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T.I.A. – This is Africa


Colorado Rush Technical Director Erik Bushey recently had the opportunity to conduct a coaching education course in The Gambia in Western Africa. Erik shares his experience below:

T.I.A. – This is Africa

This phrase, T.I.A., may have many definitions depending on when it is used and who is using it. In many cases, the phrase is used to explain why things work (or don’t work) the way they do in Africa or to prepare a foreigner for appropriate expectations. As a result of a recent trip of mine to The Gambia where I conducted a four day Rush coaching course, I thought I would share just what T.I.A. means to me. Below are some thoughts after my stay in Bakau, the local community which hosts the Rush Academy.

Beautiful – The country is beautiful. Where it is true that many roads through town are dirt and rock and in some areas trash and rubble are an all too dominant backdrop, the country side can be breathtaking. The foliage throughout the country and the beaches can take you away to a different world. The animals add a different dimension altogether. Though my itinerary did not allow time for a true African safari, my journey did provide the opportunity to experience a glimpse of African wild life and they are images I will not soon forget. (Whether it is petting a crocodile or hand feeding a monkey who has leapt from a nearby tree to the landing pad of my shoulder.)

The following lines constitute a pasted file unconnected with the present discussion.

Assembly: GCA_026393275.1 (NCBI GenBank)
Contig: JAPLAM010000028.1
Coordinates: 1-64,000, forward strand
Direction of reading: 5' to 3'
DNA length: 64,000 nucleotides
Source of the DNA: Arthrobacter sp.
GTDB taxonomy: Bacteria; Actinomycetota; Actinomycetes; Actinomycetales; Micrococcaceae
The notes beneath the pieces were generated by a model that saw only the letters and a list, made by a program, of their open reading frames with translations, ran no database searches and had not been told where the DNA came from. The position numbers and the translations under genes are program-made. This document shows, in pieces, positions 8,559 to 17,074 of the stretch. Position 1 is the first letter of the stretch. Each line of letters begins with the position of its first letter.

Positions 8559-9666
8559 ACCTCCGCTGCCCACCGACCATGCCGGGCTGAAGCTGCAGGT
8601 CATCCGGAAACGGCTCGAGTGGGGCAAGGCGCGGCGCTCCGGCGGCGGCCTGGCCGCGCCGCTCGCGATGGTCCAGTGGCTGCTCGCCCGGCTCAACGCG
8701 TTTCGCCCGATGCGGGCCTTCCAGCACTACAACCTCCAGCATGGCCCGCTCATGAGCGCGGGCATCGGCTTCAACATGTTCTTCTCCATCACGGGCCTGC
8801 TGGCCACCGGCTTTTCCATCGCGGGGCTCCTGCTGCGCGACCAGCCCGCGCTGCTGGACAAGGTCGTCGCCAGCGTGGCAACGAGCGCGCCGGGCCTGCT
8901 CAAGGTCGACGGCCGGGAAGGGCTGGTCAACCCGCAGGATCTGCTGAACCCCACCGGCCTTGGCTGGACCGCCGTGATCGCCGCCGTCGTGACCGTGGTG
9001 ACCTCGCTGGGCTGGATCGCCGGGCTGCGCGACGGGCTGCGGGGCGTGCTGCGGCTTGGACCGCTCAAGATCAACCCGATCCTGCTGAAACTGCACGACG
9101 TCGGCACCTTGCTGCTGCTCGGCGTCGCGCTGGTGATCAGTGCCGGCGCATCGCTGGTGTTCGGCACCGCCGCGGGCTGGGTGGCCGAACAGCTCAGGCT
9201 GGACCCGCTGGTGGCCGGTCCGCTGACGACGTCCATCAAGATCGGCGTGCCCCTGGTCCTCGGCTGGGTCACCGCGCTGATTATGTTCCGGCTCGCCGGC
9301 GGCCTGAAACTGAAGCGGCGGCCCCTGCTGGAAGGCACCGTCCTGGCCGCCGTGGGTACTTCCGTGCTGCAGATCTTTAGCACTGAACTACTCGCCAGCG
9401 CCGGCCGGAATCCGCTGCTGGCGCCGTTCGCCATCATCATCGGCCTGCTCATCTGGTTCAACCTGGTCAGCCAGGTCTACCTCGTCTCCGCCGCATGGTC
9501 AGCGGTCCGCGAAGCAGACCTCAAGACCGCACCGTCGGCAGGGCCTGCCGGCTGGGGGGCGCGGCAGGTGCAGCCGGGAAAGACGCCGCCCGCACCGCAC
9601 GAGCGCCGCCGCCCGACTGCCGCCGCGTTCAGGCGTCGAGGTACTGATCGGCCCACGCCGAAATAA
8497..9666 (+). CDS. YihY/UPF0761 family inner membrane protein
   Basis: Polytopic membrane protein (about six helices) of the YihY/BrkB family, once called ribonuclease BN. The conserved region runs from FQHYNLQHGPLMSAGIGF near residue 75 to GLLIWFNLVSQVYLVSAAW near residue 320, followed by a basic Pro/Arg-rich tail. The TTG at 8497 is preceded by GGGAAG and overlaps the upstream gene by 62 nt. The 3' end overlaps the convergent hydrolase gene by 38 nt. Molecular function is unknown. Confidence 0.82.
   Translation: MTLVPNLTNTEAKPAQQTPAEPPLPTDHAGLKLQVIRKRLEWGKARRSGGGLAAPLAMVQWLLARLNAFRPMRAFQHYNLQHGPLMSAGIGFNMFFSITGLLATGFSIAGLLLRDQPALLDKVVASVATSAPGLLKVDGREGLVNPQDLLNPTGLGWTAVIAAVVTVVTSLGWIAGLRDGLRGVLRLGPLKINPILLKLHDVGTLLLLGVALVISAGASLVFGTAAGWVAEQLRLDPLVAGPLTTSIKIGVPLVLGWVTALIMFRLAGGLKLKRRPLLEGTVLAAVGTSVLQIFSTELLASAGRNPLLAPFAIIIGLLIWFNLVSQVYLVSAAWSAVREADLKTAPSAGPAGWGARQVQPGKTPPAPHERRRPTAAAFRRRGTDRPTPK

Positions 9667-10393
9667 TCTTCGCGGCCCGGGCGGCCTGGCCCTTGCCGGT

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Poverty is prevalent in The Gambia but so are humility and dignity. The people might provide the most beautiful back drop of all. The smiles are ever-present and contagious. Life is simple in nature for most. At least this is how they make it look when in fact for a great many, there can be nothing simple about their life as finances are hard to come by, electricity comes and goes and death and illness are quite simply an all too dominant part of everyday life. However, if family and friends are nearby, all of these other things can seem to be a distant memory. The women of The Gambia are lovely. Bright and magnificent traditional African dress is common day attire for many of them. The youth are endearing and adorable. The people in general are caring, giving, grateful and full of life and spirit.